Governor visits middle school’s STEM labs |

Governor visits middle school’s STEM labs

Steve Ranson
Churchill County Middle School students Angelo Van, left, and Patrick Morales (both seated) work on their STEM project. Looking on, from left, are Churchill County School District trustee Matt Hyde, trustee Greg Koenig, Gov. Brian Sandoval and Superintendent Sandra Sheldon.

Gov. Brian Sandoval, a big supporter of education since he took office in 2011, has made frequent trips to visit Churchill County schools.

He has visited the charter school, Oasis Academy, and toured the STEM (science, technology, engineering and mathematics) labs at Numa Elementary School.

Sandoval spoke at the Churchill County High School graduation in 2014 as the keynote speaker.

Recently, the governor toured the STEM labs at Churchill County Middle School to meet students and talk to school district personnel. Sandoval had attended another event in Fallon earlier in the day.

“He had asked to tour a school, and I mentioned (to his staff) we had a STEM lab at the middle school,” said Dr. Sandra Sheldon, Churchill County School District superintendent. “His scheduler said he would be very interested in it.”

Once at CCMS, Sandoval visited two labs, one for the sixth grade and the other for seventh and eighth grades. At each stop, he engaged the students as they told him about their projects and how they were achieving their goals.

Angleo Van and Patrick Morales were two eighth-grade students working on a project that turned on a robot to the sound of clapping.

“I thought it was pretty cool he wanted to learn more about it,” Van said of the governor’s interest. “I was kind of nervous when he came over. I never saw a governor before, and it was exciting for him to see us working on it.”

When the governor visited them in their STEM lab, Morales said he and Van were troubleshooting a problem. Finally, Van fixed the conductor, which supplied electricity from a battery to the Robot. Morales said the governor looked pleased at their accomplishment.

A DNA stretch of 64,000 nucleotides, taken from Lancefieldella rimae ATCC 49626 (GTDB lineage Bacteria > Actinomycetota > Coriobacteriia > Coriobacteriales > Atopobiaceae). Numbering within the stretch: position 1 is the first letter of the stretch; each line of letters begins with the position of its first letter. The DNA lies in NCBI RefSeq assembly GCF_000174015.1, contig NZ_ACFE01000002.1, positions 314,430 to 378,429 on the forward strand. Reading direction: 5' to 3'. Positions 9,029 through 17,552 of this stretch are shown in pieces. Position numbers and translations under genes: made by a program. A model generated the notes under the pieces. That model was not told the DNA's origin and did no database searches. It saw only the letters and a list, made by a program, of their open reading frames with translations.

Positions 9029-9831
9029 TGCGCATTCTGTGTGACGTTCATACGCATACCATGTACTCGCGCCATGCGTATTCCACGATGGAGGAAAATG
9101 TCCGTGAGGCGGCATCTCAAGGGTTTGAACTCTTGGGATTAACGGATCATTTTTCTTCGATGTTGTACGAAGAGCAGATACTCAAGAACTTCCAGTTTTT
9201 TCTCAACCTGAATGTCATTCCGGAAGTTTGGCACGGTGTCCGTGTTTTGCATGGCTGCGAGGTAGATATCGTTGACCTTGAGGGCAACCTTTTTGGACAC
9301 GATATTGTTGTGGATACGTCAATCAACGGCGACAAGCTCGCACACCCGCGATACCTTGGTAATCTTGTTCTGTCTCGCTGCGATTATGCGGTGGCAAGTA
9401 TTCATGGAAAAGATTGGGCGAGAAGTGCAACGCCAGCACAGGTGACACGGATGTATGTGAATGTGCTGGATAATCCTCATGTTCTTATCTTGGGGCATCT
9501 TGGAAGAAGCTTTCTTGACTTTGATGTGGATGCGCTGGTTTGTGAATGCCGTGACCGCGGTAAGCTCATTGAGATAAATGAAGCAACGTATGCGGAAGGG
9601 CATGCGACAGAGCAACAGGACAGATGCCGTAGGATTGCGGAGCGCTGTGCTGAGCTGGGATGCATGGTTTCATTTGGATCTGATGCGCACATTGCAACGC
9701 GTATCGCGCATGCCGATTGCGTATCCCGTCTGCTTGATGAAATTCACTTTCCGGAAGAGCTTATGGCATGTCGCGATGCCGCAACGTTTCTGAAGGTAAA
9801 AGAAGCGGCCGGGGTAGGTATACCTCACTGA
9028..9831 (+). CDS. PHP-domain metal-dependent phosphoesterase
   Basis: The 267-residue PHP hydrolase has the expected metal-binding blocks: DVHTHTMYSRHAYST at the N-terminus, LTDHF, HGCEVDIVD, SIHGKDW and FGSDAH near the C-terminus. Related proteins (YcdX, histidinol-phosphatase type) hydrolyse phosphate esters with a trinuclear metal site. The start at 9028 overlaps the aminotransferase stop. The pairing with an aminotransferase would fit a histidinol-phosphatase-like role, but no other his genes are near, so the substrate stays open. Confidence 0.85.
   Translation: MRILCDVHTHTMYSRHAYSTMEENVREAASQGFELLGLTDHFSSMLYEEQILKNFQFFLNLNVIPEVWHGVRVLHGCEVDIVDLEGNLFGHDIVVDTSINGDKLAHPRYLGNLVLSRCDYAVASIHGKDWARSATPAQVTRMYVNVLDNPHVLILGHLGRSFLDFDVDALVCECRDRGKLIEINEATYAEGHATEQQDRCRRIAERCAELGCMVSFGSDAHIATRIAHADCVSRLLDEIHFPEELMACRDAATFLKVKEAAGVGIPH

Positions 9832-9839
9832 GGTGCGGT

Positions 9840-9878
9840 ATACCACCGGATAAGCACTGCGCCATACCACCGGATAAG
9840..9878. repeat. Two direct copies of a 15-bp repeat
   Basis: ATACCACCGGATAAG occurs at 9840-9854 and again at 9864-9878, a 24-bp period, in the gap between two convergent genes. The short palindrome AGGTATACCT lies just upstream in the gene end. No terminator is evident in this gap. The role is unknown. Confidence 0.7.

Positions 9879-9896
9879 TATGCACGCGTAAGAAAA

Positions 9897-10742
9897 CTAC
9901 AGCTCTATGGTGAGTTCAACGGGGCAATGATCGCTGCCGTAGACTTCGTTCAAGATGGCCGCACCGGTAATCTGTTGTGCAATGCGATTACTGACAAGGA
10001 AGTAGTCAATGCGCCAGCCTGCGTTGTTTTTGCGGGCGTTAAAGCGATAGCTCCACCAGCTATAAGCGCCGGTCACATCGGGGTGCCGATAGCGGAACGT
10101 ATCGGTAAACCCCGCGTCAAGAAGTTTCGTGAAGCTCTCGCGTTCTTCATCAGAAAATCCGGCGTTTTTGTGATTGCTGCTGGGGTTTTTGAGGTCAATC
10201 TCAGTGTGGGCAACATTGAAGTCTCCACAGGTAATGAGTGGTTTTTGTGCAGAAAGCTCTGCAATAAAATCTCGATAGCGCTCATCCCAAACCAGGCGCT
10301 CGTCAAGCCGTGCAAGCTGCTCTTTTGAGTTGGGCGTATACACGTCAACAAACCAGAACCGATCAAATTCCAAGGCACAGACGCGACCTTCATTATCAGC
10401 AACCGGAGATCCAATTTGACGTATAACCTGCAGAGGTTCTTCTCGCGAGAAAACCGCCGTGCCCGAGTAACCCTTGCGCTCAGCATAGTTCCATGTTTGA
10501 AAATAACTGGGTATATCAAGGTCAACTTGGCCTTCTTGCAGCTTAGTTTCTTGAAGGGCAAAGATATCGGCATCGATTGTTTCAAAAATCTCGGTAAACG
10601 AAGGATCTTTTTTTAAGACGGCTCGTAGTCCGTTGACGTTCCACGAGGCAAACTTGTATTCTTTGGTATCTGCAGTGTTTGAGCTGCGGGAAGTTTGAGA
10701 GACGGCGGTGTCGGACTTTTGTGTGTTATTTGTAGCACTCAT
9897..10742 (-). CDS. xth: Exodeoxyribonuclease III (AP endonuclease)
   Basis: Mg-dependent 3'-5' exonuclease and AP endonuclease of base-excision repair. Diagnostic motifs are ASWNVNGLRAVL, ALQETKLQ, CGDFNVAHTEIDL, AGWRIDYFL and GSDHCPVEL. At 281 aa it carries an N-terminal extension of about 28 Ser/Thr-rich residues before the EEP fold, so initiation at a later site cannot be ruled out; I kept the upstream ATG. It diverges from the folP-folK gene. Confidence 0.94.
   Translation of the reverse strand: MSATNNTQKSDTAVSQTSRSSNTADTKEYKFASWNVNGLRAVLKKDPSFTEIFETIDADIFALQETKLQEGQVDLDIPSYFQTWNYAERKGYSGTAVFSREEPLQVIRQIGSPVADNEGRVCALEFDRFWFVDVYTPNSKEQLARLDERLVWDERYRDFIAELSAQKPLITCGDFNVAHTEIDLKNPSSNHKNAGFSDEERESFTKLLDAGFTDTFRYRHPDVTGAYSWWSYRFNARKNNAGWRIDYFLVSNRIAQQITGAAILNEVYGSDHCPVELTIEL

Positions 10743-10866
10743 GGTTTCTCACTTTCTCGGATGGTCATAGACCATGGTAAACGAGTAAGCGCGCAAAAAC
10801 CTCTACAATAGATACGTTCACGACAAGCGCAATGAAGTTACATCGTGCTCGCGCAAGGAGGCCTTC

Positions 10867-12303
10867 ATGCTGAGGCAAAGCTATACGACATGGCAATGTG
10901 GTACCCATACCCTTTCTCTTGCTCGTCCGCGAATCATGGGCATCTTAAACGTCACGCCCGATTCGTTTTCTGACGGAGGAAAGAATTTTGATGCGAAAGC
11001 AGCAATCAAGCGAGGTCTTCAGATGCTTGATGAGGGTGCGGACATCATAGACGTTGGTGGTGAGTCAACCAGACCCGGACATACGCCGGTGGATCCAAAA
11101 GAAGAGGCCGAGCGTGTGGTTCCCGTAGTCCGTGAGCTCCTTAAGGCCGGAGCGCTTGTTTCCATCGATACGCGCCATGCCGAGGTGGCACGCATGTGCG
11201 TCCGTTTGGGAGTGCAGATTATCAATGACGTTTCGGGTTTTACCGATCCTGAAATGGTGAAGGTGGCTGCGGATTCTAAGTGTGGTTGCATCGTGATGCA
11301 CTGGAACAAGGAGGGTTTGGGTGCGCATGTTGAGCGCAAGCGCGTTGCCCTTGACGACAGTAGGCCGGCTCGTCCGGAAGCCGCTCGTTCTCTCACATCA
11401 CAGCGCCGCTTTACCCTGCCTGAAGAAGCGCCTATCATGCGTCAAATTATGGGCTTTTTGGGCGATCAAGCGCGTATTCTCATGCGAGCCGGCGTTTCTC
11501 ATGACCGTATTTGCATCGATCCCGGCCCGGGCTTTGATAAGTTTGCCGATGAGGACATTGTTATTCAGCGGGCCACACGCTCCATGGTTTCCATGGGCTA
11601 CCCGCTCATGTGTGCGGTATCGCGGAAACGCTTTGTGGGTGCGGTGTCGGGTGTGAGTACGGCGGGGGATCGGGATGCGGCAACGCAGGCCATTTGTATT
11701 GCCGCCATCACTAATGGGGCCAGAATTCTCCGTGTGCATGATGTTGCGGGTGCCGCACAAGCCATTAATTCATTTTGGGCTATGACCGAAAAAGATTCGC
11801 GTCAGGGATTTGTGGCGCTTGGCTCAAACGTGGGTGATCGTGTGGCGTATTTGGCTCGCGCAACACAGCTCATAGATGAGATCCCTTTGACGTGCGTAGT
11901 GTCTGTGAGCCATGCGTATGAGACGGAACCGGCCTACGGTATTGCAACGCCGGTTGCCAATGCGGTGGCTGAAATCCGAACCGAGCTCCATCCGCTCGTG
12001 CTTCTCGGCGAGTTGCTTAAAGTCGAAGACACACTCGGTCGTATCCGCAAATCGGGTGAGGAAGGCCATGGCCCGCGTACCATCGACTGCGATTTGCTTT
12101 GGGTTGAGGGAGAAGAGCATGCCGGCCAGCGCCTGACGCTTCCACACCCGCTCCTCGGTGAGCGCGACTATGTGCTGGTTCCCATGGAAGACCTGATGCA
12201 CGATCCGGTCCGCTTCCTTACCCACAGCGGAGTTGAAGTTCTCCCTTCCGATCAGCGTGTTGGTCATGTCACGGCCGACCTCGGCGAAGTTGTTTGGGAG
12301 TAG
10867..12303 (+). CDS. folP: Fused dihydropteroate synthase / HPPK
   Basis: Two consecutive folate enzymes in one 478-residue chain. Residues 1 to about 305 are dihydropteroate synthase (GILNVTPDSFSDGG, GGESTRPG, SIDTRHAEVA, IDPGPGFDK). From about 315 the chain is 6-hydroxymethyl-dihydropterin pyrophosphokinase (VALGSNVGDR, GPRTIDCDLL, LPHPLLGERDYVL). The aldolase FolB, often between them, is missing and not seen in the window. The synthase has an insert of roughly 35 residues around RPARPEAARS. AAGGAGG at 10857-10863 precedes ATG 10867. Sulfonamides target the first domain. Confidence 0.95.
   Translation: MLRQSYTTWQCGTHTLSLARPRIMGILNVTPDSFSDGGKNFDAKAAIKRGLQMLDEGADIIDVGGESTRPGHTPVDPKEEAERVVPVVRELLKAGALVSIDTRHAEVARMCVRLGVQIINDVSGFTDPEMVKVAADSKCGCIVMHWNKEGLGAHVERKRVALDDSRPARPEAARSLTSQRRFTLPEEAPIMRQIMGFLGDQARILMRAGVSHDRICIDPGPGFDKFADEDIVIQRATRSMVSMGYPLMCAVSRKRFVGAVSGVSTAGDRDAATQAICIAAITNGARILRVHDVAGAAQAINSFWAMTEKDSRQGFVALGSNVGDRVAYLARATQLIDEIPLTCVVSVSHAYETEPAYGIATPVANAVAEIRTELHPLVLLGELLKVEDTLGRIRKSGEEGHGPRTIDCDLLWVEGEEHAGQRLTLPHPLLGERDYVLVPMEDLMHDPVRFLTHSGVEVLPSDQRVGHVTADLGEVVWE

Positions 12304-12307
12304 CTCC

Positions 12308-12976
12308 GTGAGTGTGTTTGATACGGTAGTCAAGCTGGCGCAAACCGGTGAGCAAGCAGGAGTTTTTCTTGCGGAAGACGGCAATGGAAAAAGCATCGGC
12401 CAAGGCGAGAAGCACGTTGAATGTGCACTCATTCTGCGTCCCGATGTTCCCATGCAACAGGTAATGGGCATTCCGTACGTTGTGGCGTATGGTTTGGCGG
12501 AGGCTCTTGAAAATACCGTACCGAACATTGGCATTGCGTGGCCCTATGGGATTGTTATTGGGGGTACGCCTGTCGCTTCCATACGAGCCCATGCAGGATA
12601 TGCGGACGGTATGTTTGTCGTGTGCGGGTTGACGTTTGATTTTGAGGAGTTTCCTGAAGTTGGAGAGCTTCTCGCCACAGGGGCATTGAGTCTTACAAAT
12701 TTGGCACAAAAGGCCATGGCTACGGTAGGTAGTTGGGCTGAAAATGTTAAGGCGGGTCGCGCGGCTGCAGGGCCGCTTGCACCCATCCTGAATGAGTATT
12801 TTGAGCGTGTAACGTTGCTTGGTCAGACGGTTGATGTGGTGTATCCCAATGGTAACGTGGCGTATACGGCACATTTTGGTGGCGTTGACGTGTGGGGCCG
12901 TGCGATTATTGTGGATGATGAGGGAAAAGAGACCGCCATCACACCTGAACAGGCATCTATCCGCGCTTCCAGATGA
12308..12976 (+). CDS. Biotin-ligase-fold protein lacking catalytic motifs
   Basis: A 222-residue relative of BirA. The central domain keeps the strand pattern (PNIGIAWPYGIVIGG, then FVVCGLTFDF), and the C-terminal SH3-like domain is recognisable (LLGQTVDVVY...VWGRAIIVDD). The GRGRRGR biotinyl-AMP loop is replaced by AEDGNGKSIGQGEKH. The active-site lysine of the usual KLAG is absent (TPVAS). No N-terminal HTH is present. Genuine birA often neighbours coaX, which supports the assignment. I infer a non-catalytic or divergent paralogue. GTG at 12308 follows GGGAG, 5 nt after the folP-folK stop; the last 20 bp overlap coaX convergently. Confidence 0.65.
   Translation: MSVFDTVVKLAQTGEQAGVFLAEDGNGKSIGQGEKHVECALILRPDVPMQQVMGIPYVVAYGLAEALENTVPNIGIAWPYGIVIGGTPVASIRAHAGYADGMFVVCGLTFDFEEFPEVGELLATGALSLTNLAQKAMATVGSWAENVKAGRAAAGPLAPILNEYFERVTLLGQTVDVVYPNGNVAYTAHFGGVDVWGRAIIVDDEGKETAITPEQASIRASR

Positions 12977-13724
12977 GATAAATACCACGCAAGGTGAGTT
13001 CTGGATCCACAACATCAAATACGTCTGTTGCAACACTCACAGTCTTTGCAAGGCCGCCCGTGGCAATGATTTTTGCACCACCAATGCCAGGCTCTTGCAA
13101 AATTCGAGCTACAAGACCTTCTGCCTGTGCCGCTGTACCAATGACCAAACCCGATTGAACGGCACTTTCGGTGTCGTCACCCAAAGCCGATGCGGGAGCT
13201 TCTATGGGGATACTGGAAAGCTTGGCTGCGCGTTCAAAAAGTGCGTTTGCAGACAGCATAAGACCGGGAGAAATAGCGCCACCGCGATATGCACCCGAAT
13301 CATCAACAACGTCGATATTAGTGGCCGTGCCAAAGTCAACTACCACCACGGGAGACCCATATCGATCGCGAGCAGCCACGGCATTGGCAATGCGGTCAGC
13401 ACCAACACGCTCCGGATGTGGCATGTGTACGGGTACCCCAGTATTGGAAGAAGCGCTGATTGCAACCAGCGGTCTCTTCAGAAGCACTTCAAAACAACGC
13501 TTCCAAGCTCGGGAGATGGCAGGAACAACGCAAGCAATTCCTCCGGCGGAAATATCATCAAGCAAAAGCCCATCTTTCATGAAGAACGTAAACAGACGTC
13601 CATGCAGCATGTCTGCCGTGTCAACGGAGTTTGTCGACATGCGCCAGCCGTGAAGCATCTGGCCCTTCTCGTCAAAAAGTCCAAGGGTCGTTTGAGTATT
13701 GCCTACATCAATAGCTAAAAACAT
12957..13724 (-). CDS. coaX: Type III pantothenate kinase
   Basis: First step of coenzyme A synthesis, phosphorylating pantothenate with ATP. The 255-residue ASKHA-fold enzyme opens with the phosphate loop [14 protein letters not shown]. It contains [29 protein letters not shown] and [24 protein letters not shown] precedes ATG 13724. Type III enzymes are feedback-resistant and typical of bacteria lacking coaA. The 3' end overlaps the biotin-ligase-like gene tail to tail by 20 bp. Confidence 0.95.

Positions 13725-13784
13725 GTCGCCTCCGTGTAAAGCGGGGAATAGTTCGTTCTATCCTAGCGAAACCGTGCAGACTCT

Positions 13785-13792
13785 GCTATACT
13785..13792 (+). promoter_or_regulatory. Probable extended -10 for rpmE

“I was very astonished and honored to meet a man of such high ranking,” Morales said.

The governor said the students seem to enjoy the STEM labs.

“I like to see the kids and how innovative they are,” Sandoval said. “I applaud the school district in getting ahead with the technology.”

Sheldon said the governor has a way to interact with the students.

“He has an interest with the kids at heart and really believes in education,” Sheldon said. “He is a big supporter of it.”

With changes coming to the school district, Sheldon said the STEM labs will adjust to the grades. From kindergarten to third grade, she said students will learn from reading and expand their knowledge, while fourth and fifth grades will focus on project-based learning and how the STEM labs incorporate to what they are doing.

CCMS Principal Scott Meihack said its important for schools to provide different channels of thought for students such as STEM labs.

“They (STEM labs) require creativity and for them to think outside the box,” he said.

Meihack said it was also important for the governor to see how specific educational programs are coming to fruition for students. Meihack said the governor, during his statewide visits to the schools, sees the need for more resources for education.

“People need to understand if we truly value education and have a passion for learning, there can’t be acceptance for no funding,” Meihack said.